FEMA can’t help everyone; owners encouraged to accept help from the community – The Denver Post
Residents who lost their homes in the Marshall fire cannot be assured that FEMA will close the gap between insurance coverage and the cost of reconstruction. They do, however, have access to federal loans to help fill these gaps.
âFEMA assistance is capped at a certain amount, so if people are insured, it is not always guaranteed that FEMA will help meet these unmet needs,â FEMA Representative Adam said. Heyns, to residents who joined federal, state and local officials in a virtual town hall. on Sunday.
Heyns said low-interest Small Business Administration disaster loans are available.
Additionally, State Representative Tracey Bernett urged residents to accept the âinflux of aidâ offered in the aftermath of the disaster.
âSo many people here in Boulder County, across the state and across the country have come together; and help in many ways, with their time, talent and treasure, âsaid Bernett, who represents District 12, which includes Louisville and Lafayette. âLet go of your hesitation and accept the help that is being offered to you at this time. Think of it not as a donation or charity, but as a big hug from people all over the world. “
Federal aid was only one of the concerns discussed on Sunday. Ahead of town hall, residents of Louisville and Superior were able to submit questions to be answered at the meeting regarding next steps in the rebuilding process, as the two cities slowly back down to rebuilding.
The town hall panel included several Colorado lawmakers, as well as representatives from organizations such as FEMA, Colorado Division of Insurance, Boulder County Disaster Recovery, Homeland Security, Colorado Department of Labor and Employment, Small Business Administration and United Policyholders, a nonprofit that provides information for policyholders.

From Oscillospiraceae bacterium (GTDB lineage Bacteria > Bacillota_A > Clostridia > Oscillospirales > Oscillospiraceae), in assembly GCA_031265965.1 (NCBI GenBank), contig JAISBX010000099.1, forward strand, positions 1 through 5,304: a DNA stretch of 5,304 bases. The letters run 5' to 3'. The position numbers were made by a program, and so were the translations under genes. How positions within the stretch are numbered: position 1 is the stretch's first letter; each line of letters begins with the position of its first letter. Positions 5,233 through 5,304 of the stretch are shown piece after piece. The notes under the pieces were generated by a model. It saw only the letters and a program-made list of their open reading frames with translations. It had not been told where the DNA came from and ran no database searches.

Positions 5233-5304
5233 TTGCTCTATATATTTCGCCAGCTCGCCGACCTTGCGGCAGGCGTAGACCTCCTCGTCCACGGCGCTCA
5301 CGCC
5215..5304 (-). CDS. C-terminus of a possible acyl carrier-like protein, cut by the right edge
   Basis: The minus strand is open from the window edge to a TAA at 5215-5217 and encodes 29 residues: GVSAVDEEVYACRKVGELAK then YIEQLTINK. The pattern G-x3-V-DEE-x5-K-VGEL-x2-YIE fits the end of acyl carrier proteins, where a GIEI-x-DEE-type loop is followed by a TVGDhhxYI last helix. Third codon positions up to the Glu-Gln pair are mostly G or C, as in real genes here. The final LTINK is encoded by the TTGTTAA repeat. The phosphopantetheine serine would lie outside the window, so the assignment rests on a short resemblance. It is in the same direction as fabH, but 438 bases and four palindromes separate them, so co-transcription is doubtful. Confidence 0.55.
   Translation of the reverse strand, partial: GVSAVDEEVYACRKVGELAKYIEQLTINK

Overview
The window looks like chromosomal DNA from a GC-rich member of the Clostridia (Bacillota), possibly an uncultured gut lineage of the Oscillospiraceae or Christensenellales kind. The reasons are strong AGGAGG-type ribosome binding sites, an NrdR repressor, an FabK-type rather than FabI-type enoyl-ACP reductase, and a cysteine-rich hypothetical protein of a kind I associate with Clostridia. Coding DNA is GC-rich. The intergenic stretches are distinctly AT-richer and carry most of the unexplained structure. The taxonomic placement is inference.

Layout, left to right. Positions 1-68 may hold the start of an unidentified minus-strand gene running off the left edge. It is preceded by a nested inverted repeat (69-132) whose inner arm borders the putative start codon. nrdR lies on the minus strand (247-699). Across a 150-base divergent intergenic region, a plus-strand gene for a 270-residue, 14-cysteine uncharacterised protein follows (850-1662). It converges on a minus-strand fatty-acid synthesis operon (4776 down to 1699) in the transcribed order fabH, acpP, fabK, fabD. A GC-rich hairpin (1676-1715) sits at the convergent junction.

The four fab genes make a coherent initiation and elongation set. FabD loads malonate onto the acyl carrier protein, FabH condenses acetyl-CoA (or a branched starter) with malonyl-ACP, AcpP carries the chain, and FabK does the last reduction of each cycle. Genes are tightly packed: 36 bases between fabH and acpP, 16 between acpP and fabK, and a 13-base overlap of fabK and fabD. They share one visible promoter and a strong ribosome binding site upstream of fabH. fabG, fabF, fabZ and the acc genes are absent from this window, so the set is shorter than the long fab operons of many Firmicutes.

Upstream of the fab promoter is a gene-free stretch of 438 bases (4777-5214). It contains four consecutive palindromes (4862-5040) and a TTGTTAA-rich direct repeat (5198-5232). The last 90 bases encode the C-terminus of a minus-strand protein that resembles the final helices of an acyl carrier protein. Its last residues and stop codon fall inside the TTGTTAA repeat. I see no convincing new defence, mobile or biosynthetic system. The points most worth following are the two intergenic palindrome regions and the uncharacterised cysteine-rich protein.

Senior Mayor Clint Folsom and Louisville Mayor Ashley Stolzmann were also in attendance.
Congressman Joe Neguse expressed satisfaction with Marshall’s emergency response to the fire and reminded those affected by the blaze to visit the Disaster Assistance Center at 1755 South Public Road in Lafayette, which will be open and operational for about a week, according to Garry SanfaÃ§on, disaster recovery manager for Boulder County.
The panel answered several questions from the public regarding issues of insurance, unemployment, debris removal, as well as future plans for the recovery and reconstruction process.
Kevin Klein, Colorado Division Director of Homeland Security and Emergency Management, detailed key recovery goals after the fire, including providing safe housing and shelter to those still displaced, the safe disposal of debris from homes and property, as well as coordinating a local, state, federal and voluntary recovery program.
Klein also addressed emergency alerts, reminding residents of Boulder County to make sure they are enrolled in the emergency alert system in order to receive emergency warnings and evacuation orders.
The commission identified debris as a major concern for the salvage effort, as many destroyed and damaged properties contain toxic or otherwise harmful particles that would be dangerous for members of the public to dispose of on their own.
Any debris removal plan must be approved by the county, which is why SanfaÃ§on reminded residents to be patient with the debris removal process. âRemember this is a marathon, not a sprint. It will take time for life to return to normal, âsaid SanfaÃ§on.
For those who are qualified, the Colorado Department of Labor and Unemployment offers disaster unemployment insurance. People who may have lost their jobs or sources of income due to the fire are encouraged to apply for disaster unemployment through the CDLE website.
Students in Louisville and Superior who may have lost their school supplies in the fire are entitled to free items such as backpacks and laptops, as well as transportation, BVSD Superintendent Rob Anderson said. , during a meeting. Parents of displaced students can register their child as displaced at bvsd.org.
To view the entire virtual town hall, go to facebook.com/stevefenberg for a link to the entire Zoom meeting. For those with questions or looking for resources on the Marshall Fire, visit bouldercounty.org/disasters/wildfires/marshall.